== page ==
19. ^ M. Manea, A. Pascu, B. Teodorescu, Istoria românilor din cele mai vechi timpuri până la revoluția din 1821, Ed. Didactică și Pedagogică, București, 1997
  20. ^ Gheorghe I. Brătianu, Marea Neagră de la origini până la cucerirea otomană, ediția a II-a rev., Ed. Polirom, Iași, 1999, p. 182, 193
  21. ^ https://web.archive.org/web/20081003021421/http://www.ear.ro/3brevist/rv8/art14.pdf
  22. ^ A. ARMBRUSTER, ROMANITATEA ROMÂNILOR ISTORIA UNEI IDEI, Editura Enciclopedica,1993
  23. ^ http://www.farsarotul.org/nl26_1.htm
  24. ^ http://www.friesian.com/decdenc2.htm
  25. ^ Theophylact Simocatta, 8.4.11-8.5.4 (Publisher. C. de Boer, 1972)
  26. ^ Stelian Brezeanu, O istorie a Bizanțului, Editura Meronia, București, 2005, p.126
  27. ^ A. Decei, V. Ciocîltan, “La mention des Roumains (Walah) chez Al-Maqdisi,”in Romano-arabica I, Bucharest, 1974, pp. 49–54
  28. ^ G. Murnu, Când si unde se ivesc românii întâia dată în istorie, în „Convorbiri Literare”, XXX, pp. 97-112
  29. ^ http://users.clas.ufl.edu/fcurta/tudela.html.  Missing or empty |title= (help)
  30. ^ Ibn al Nadim, al-Fihrist. English translation: The Fihrist of al-Nadim. Editor și traducător: B. Dodge, New York, Columbia University Press, 1970, p. 37 with n.82
  31. ^ Spinei, Victor, The Romanians and the Turkic Nomads North of the Danube Delta from the Tenth to the Mid-Thirteenth Century. Brill. 2009, p.83
  32. ^ *Gesta Hungarorum (a translation by Martyn Rady)
  33. ^ Samuel Hazzard Cross et Olgerd P. Sherbowitz-Wetzor (English), The Russian Primary Chronicle. Laurentian Text, The Medieval Academy of America, CambridgeMassachusetts, 2012, p.62
  34. ^ C. A. Macartney, The Habsburg Empire: 1790-1918, Faber & Faber, 4 sept. 2014, paragraf.185
  35. ^ Egils saga einhenda ok Ásmundar berserkjabana, in Drei lygisogur, ed. Å. Lagerholm (Halle/Saale, 1927), p. 29
  36. ^ V. Spinei, The Romanians and the Turkic Nomads North of the Danube Delta from the Tenth to the Mid-Thirteenth Century, Brill, 2009, p. 106, ISBN 9789047428800
  37. ^ A. Decei, op. cit., p. 25.
  38. ^ V. Spinei, The Romanians and the Turkic Nomads North of the Danube Delta From the Tenth to the Mid-Thirteenth Century, Brill, 2009, p.132, ISBN 9789004175365
  39. ^ G. Murnu, Când si unde se ivesc românii întâia dată în istorie, în „Convorbiri Literare”, XXX, pp. 97-112
  40. ^ Curta, 2006, p. 385
  41. ^ Ş. Papacostea, Românii în secolul al XIII-lea între cruciată şi imperiul mongol, Bucureşti, 1993, 36; A. Lukács, Ţara Făgăraşului, 156; T. Sălăgean, Transilvania în a doua jumătate a secolului al XIII-lea. Afirmarea regimului congregaţional, Cluj-Napoca, 2003, 26-27
  42. ^ Simon de Kéza, Gesta Hunnorum et Hungarorum, IV,
  43. ^ G. Popa-Lisseanu, Izvoarele istoriei Românilor, IV, Bucuresti, 1935, p. .32
  44. ^ K. HOREDT, Contribuţii la istoria Transilvaniei în secolele IV-XIII, Bucureşti, 1958, p.109-131. IDEM, Siebenburgen im Fruhmittelalter, Bonn, 1986, p.111 sqq.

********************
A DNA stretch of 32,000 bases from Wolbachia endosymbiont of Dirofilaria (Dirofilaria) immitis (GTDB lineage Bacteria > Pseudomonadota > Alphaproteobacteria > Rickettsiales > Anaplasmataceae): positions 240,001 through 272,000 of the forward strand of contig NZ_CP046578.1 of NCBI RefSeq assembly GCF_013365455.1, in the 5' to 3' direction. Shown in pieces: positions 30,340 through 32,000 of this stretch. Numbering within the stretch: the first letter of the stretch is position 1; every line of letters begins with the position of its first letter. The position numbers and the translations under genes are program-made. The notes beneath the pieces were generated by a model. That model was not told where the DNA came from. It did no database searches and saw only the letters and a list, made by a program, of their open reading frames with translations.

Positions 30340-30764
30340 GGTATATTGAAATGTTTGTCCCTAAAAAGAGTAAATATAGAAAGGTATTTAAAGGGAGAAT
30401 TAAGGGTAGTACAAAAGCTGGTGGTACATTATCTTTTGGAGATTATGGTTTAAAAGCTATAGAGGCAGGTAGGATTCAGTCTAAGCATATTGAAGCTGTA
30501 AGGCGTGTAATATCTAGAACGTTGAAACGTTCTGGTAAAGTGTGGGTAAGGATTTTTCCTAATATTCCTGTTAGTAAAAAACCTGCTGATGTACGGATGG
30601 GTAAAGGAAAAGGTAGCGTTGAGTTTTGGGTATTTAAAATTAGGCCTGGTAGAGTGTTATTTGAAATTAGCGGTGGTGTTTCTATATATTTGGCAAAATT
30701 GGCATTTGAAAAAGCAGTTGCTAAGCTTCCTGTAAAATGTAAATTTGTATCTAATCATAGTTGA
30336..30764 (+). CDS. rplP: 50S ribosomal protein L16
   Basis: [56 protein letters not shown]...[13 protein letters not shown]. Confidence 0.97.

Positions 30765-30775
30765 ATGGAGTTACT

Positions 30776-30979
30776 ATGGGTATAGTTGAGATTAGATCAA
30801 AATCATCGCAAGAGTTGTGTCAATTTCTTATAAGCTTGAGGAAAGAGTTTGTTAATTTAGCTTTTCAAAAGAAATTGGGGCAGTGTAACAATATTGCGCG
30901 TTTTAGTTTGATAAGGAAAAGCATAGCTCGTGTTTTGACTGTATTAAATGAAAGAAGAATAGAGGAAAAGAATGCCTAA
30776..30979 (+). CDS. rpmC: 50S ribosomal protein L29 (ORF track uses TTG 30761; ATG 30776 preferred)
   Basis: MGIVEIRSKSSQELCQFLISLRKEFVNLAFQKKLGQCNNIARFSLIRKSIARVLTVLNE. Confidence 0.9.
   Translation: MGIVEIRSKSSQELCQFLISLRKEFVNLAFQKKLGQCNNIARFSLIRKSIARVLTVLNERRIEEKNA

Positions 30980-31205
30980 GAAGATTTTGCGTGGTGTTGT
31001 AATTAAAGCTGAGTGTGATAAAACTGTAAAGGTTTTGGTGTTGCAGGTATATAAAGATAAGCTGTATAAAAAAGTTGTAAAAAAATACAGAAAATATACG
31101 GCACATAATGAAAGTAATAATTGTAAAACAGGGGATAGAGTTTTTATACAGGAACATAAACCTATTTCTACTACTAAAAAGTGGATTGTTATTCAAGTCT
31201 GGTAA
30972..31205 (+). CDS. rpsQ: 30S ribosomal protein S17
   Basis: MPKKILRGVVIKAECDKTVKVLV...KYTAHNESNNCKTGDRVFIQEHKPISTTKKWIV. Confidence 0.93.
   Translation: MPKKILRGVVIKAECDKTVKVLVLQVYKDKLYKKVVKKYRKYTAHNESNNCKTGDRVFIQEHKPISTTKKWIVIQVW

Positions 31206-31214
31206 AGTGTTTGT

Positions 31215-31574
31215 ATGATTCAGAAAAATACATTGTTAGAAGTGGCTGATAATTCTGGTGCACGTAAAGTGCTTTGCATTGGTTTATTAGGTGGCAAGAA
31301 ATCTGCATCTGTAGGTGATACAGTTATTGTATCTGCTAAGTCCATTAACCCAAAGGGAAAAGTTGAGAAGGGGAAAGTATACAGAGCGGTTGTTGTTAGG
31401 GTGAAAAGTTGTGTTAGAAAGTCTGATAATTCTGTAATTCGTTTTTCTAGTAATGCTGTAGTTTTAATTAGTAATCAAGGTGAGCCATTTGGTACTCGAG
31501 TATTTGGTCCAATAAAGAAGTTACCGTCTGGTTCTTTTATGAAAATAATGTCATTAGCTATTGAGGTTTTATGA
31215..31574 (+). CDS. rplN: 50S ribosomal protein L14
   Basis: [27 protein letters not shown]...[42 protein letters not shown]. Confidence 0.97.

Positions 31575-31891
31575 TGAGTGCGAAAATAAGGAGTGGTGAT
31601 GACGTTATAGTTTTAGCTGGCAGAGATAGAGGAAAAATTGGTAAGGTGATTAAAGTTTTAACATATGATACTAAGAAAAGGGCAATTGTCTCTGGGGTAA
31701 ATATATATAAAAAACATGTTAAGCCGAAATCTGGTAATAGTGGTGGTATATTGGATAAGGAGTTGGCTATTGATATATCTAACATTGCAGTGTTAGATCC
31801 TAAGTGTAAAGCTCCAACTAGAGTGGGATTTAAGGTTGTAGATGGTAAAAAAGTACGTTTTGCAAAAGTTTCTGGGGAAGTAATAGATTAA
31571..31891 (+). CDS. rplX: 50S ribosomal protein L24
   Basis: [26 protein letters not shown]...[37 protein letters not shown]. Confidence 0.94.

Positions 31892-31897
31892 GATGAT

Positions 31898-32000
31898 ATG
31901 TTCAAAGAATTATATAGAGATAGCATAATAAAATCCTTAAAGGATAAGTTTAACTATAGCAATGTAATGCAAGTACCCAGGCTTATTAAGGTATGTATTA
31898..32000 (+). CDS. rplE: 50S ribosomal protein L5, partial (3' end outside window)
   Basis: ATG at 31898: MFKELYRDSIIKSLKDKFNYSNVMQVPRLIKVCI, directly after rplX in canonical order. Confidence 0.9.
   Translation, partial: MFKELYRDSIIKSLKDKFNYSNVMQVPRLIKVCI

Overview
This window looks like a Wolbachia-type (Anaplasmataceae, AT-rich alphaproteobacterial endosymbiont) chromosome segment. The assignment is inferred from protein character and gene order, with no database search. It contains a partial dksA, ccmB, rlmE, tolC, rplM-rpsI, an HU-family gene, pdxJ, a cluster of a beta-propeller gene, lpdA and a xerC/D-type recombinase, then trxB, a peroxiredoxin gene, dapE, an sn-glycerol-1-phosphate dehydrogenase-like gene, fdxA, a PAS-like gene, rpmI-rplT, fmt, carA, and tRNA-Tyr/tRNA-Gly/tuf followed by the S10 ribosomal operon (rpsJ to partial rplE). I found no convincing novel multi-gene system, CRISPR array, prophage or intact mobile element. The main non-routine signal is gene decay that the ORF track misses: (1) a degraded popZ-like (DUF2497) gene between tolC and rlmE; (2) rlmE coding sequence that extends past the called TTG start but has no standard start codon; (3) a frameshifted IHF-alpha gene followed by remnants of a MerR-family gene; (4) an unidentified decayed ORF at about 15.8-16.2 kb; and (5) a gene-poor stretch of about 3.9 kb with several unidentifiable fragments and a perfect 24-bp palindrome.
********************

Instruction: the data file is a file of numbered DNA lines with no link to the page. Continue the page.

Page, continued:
45. ^ I.M.Tiplic, CONSIDERAŢII CU PRIVIRE LA LINIILE ÎNTĂRITE DE TIPUL PRISĂCILOR DIN TRANSILVANIA(sec. IX-XIII)*ACTA TERRAE SEPTEMCASTRENSIS I, pp 147-164
  46. ^ A. IONIŢĂ, Date noi privind colonizarea germană în Ţara Bârsei şi graniţa de est a regatului maghiar în cea de a doua jumătate a secolului al XII-lea, în RI, 5, 1994, 3-4.
  47. ^ J. DEER, Der Weg zur Goldenen Bulle Andreas II. Von 1222, în Schweizer Beitrage zur Allgemeinen Geschichte, 10, 1952, pp. 104-138
  48. ^ Stefan Pascu: A History of Transylvania, Wayne State Univ Pr, 1983, p. 57
  49. ^ Pavel Parasca, Cine a fost "Laslău craiul unguresc" din tradiţia medievală despre întemeierea Ţării Moldovei [=Who was "Laslău, Hungarian king" of the medieval tradition on the foundation of Moldavia]. In: Revista de istorie şi politică, An IV, Nr. 1.; ULIM;2011 ISSN 1857-4076
  50. ^ O. Pecican, Dragoș-vodă - originea ciclului legendar despre întemeierea Moldovei. În „Anuarul Institutului de Istorie și Arheologie Cluj”. T. XXXIII. Cluj-Napoca, 1994, pp. 221-232
  51. ^ D. CĂPRĂROIU, ON THE BEGINNINGS OF THE TOWN OF CÂMPULUNG, ″Historia Urbana″, t. XVI, nr. 1-2/2008, pp. 37-64
  52. ^ Giurescu, Constantin C. (1972). The Making of the Romanian People and Language. Bucharest: Meridiane Publishing House. pp. 43, 98–101, 141.
  53. ^ Charles King (1 September 2013). The Moldovans: Romania, Russia, and the Politics of Culture. Hoover Press. p. 3. ISBN 978-0-8179-9793-9. 
  54. ^ Ilie Ceaușescu (1989). Transylvania: an ancient Romanian land. Military Publishing House. p. 41. ISBN 978-973-32-0046-8. 
  55. ^ The Current Digest of the Soviet Press. 34. American Association for the Advancement of Slavic Studies. 1982. pp. 101–102. 
  56. ^ 2011 Romanian census
  57. ^ The first number is a lower estimate, as 1,236,810 people opted out declaring ethnicity at the 2011 Romanian census.
  58. ^ 2014 Moldovan census; Includes additional 177,635 Moldovans in Transnistria; as per the 2004 census in Transnistria
  59. ^ 2001 Ukrainian census
  60. ^ 2011 Serbian census: 29,332 counted as Romanians/35,330 counted as Vlachs
  61. ^ http://media.popis2011.stat.rs/2011/prvi_rezultati.pdf Serbian Preliminary 2011 Census Results
  62. ^ http://www.ksh.hu/nepszamlalas/teruleti_adatok
  63. ^ 3,584 persons were counted as Vlachs (may include Aromanians) and 891 as Romanians in 2011
  64. ^ WebDesign Ltd. www.webdesign-bg.eu. "2011 Census Results". nsi.bg. Retrieved 2014-09-14. 
  65. ^ "Aromânii vor statut minoritar", in Cotidianul, 9 December 2006
  66. ^ According to INTEREG - quoted by Eurominority: Aromanians in Albania, Albania's Aromanians; Reemerging into History